Thus, both conventional autonomous vehicles and conventional communication nodes used in combination are often complex and expensive in construction and operation. Also, the combination of a conventional autonomous vehicle and communication node are limited in the extensibility of their operation. Accordingly, methods and systems which overcome the obstacles of providing a cost-effective, decentralized and low power communication node and autonomous vehicle combination that include the advantages in extension of capabilities and effectiveness of operation of the combination with no range limitations are desirable.

SUMMARY OF THE INVENTION

The present invention provides methods and systems of a transit system containing autonomous vehicles and readable and re-writeable communication nodes that share information with each other. The methods and systems of the transit system provide a cost-effective, de-centralized and low power combination of vehicles and communication nodes which additionally provides extended capabilities and flexibility of operation of the transit system.

A transit system includes a plurality of communication nodes. Each of the plurality of communication nodes includes a node memory able to store information, a node communication device configured to receive information, and a node controller coupled to the node memory and the node communication device. The transit system also preferably includes a plurality of vehicles. Each of the plurality of vehicles includes a vehicle communication device able to transmit information, and a vehicle controller coupled to the vehicle communication device. The vehicle controller is configured to cause the vehicle communication device to transmit information to one of the plurality of communication nodes.

A feature of the present invention is that the node controller of the one of the plurality of communication nodes is configured to update portions of the node memory with information from a first one of the plurality of vehicles. An advantage of this feature is that vehicles are able to share information with each other without being in close proximity of each other. Also, information about the environment, other vehicles, control data, position, or other similar types of information can be distributed throughout the plurality of communication nodes. Therefore, the node memory of each of the communication nodes can be comparatively small to store information about portions of the environment, communication nodes and vehicles, instead of information about the entire environment, communication nodes, and vehicles. Furthermore, the information stored in the node memory can be continually and dynamically updated or refreshed by each passing vehicle operating in the transit system. Therefore, a large high-power transmitter and central control station to update each communication node or manually changing information on each communication node is not needed.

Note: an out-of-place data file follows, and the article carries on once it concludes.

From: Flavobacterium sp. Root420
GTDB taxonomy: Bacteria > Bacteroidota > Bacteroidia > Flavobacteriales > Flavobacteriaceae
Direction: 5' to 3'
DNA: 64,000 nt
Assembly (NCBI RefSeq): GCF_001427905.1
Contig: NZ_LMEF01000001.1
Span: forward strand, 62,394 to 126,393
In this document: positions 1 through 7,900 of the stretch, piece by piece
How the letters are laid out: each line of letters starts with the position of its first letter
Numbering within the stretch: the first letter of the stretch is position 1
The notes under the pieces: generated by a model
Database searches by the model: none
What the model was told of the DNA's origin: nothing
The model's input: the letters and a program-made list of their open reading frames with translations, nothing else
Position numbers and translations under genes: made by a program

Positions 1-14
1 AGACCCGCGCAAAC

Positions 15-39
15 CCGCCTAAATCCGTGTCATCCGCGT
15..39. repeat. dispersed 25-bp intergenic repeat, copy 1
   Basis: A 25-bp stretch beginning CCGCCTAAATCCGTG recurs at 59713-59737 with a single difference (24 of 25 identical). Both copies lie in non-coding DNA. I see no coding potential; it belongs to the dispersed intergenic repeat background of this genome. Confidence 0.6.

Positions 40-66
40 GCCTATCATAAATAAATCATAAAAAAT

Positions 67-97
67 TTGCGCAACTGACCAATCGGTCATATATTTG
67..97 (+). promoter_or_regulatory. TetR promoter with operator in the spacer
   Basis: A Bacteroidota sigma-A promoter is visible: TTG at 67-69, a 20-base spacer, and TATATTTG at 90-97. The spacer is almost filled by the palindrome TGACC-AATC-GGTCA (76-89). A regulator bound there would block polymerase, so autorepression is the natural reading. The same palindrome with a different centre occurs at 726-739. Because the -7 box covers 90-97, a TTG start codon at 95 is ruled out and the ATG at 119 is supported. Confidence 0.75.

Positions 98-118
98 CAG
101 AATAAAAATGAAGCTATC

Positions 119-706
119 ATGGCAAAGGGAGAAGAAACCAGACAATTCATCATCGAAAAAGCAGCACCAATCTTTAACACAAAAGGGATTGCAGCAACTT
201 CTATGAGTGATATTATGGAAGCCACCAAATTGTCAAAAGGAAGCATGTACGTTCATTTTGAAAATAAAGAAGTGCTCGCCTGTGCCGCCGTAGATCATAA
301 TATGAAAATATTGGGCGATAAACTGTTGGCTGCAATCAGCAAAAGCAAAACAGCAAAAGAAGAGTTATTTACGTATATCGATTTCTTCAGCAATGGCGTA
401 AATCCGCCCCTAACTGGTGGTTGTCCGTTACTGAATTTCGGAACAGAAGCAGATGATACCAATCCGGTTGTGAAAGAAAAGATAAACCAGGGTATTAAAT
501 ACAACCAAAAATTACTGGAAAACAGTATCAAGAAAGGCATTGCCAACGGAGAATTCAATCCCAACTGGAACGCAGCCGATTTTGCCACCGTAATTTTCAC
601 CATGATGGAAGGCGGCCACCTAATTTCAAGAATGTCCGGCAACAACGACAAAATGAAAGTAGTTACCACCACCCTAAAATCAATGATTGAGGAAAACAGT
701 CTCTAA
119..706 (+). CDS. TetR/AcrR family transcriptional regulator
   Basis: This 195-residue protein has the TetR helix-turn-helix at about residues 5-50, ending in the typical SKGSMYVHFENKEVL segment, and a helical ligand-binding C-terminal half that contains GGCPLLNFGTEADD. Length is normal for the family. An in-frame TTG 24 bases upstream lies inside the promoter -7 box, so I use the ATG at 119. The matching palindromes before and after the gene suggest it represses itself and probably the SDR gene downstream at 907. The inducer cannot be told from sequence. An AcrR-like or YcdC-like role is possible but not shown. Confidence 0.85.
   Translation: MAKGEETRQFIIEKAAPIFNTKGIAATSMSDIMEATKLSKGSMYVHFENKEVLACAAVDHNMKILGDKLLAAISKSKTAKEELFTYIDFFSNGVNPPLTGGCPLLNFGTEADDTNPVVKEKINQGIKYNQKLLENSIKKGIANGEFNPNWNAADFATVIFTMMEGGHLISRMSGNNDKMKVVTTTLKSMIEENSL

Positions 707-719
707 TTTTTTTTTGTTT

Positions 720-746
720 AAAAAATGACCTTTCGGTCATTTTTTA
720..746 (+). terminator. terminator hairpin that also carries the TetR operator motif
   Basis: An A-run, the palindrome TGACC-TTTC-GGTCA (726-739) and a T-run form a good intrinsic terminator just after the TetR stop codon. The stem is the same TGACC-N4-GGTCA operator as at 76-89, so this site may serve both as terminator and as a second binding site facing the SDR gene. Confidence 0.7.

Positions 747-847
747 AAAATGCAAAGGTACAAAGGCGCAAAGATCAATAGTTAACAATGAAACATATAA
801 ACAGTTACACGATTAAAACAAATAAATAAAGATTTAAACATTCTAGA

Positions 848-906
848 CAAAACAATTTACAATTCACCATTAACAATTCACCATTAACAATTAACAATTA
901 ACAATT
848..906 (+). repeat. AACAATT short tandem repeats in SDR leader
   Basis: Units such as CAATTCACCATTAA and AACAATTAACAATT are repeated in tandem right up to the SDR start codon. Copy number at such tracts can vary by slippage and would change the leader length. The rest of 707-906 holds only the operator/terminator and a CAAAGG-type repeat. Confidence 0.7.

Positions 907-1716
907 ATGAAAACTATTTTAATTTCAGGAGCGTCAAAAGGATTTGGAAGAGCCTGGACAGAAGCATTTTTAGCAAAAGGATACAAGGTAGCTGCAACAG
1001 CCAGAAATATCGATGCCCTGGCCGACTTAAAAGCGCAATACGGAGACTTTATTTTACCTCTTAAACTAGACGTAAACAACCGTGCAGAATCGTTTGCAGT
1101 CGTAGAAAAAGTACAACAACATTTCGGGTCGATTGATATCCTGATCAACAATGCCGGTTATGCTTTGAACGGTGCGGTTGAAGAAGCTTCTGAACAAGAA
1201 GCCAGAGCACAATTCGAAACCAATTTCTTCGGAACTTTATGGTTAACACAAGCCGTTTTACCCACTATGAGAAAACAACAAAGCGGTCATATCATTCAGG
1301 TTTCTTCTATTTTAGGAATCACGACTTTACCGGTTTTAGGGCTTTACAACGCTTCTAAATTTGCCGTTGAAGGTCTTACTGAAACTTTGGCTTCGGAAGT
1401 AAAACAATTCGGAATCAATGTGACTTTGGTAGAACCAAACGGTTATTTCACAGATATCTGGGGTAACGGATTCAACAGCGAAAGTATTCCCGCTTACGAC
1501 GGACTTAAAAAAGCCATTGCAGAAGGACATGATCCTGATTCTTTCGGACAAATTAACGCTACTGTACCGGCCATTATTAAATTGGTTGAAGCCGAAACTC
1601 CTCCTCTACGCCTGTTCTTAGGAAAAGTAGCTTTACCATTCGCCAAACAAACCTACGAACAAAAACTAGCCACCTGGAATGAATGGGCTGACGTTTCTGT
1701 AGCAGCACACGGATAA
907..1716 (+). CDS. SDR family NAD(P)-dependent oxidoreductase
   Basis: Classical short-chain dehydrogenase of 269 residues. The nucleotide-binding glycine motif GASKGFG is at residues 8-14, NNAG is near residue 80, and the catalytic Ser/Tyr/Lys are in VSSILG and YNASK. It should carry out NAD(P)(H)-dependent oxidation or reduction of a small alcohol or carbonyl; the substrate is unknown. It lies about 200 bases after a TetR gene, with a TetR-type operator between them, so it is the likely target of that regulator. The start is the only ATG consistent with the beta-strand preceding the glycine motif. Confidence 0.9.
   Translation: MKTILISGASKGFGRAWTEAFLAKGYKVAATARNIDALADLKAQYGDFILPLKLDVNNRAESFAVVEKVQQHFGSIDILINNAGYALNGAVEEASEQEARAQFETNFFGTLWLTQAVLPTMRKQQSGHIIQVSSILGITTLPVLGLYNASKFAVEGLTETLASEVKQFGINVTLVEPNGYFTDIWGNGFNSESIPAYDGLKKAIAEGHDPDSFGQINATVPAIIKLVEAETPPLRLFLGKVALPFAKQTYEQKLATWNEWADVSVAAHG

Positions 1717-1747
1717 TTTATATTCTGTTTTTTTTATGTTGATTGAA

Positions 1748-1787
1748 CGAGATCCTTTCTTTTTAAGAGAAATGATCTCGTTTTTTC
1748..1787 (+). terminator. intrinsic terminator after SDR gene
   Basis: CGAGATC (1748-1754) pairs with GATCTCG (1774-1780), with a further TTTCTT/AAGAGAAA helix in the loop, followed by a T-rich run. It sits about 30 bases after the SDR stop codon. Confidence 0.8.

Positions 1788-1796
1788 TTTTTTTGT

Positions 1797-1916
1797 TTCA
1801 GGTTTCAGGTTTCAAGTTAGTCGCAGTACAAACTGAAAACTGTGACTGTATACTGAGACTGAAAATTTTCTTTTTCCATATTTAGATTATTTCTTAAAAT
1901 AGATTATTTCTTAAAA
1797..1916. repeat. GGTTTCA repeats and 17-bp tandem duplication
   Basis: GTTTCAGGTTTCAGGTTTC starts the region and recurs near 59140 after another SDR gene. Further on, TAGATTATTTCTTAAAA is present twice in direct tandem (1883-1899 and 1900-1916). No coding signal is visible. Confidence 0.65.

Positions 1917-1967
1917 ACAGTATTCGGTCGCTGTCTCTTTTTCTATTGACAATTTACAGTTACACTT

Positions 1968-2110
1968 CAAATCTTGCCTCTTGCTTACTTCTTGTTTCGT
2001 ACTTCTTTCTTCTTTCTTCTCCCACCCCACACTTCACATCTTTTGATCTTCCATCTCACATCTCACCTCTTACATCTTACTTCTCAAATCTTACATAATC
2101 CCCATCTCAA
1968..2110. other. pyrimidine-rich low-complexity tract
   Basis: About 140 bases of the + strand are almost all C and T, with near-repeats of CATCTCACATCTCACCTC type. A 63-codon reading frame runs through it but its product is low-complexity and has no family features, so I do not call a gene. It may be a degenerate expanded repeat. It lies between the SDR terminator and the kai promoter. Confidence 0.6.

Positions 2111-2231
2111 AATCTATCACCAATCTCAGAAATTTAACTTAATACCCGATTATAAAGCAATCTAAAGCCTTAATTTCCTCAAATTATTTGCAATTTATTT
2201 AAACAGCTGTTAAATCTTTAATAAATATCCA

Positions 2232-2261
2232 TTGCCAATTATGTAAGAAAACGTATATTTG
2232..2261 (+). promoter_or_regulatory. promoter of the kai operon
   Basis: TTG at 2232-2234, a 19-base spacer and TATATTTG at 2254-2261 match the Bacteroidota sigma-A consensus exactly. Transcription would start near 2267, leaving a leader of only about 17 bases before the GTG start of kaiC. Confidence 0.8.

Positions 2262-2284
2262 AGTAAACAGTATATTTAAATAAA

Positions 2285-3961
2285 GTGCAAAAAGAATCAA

Additionally, in one embodiment, the information includes messages for a second one of the plurality of vehicles from a first one of the plurality of vehicles. An advantage of this feature is that vehicles are able to communicate to with one another without being in close proximity of each other. Likewise, since communication between vehicles is accomplished through the communication nodes, vehicles are able to use low power communication devices with a limited communication range.

In one embodiment, the vehicle controller of each of the plurality of vehicles is also configured to manipulate each of the plurality of vehicles according to the information transmitted. An advantage of this feature is that each vehicle is capable of being provided vehicle control data by a communication node. This allows the vehicle the ability to operate without an on-board computer program or a limited computer program and thereby saving cost and power.

In another embodiment, the vehicle controller of one of the plurality of vehicles is also configured to determine positional information of a first one of the plurality of communication nodes based on the absolute position of the one of the plurality of vehicles. The positional information of the first one of the plurality of communication nodes is transmitted to a second one of the plurality of communication nodes by the vehicle communication device of one of the plurality of vehicles.